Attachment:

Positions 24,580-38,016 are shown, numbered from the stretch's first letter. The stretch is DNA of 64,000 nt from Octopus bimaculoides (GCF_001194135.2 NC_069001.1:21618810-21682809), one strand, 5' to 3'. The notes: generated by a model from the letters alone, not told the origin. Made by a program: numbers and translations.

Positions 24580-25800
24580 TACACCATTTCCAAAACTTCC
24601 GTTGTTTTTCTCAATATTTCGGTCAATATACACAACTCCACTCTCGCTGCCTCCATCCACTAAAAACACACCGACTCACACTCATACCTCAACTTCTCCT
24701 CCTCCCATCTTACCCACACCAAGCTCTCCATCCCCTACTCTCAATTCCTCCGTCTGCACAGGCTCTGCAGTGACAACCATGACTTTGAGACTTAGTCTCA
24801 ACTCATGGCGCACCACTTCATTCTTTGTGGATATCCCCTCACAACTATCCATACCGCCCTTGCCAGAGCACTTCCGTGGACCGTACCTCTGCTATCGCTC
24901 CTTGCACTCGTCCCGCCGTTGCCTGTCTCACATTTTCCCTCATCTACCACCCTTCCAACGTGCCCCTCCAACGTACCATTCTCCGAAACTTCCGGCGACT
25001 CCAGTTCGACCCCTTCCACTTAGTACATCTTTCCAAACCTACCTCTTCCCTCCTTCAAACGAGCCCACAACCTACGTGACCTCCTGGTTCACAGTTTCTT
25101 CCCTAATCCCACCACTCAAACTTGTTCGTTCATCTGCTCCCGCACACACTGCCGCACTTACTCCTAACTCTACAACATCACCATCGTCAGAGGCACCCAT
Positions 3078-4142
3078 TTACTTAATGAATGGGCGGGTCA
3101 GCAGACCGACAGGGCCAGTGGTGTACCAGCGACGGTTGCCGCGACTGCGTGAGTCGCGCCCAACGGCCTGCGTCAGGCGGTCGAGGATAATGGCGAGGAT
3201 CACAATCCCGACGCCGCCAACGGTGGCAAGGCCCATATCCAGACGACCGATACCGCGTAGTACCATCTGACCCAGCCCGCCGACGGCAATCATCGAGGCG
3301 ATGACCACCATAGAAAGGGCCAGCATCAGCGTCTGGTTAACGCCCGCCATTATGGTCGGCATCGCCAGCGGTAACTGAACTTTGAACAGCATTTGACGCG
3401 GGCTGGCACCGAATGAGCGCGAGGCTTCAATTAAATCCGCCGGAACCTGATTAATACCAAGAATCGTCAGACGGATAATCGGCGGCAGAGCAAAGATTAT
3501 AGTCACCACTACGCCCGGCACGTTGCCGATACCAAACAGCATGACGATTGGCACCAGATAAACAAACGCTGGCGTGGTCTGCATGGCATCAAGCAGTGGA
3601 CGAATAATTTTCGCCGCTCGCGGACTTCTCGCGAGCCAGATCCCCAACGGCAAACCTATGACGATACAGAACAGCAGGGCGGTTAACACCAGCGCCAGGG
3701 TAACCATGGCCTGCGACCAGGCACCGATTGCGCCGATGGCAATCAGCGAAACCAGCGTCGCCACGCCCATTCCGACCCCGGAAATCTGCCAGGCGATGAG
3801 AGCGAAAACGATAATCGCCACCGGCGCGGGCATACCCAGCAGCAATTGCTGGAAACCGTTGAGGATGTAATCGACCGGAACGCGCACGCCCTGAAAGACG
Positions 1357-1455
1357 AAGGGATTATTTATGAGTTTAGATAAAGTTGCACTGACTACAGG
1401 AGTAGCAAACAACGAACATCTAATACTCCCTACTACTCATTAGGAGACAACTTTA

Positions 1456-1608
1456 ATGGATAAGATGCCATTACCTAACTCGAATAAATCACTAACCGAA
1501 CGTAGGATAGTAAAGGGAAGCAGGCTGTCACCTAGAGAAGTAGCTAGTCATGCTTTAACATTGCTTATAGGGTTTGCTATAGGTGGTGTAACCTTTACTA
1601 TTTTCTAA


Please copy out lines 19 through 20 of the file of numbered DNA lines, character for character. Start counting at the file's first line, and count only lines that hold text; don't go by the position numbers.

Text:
3801 AGCGAAAACGATAATCGCCACCGGCGCGGGCATACCCAGCAGCAATTGCTGGAAACCGTTGAGGATGTAATCGACCGGAACGCGCACGCCCTGAAAGACG
Positions 1357-1455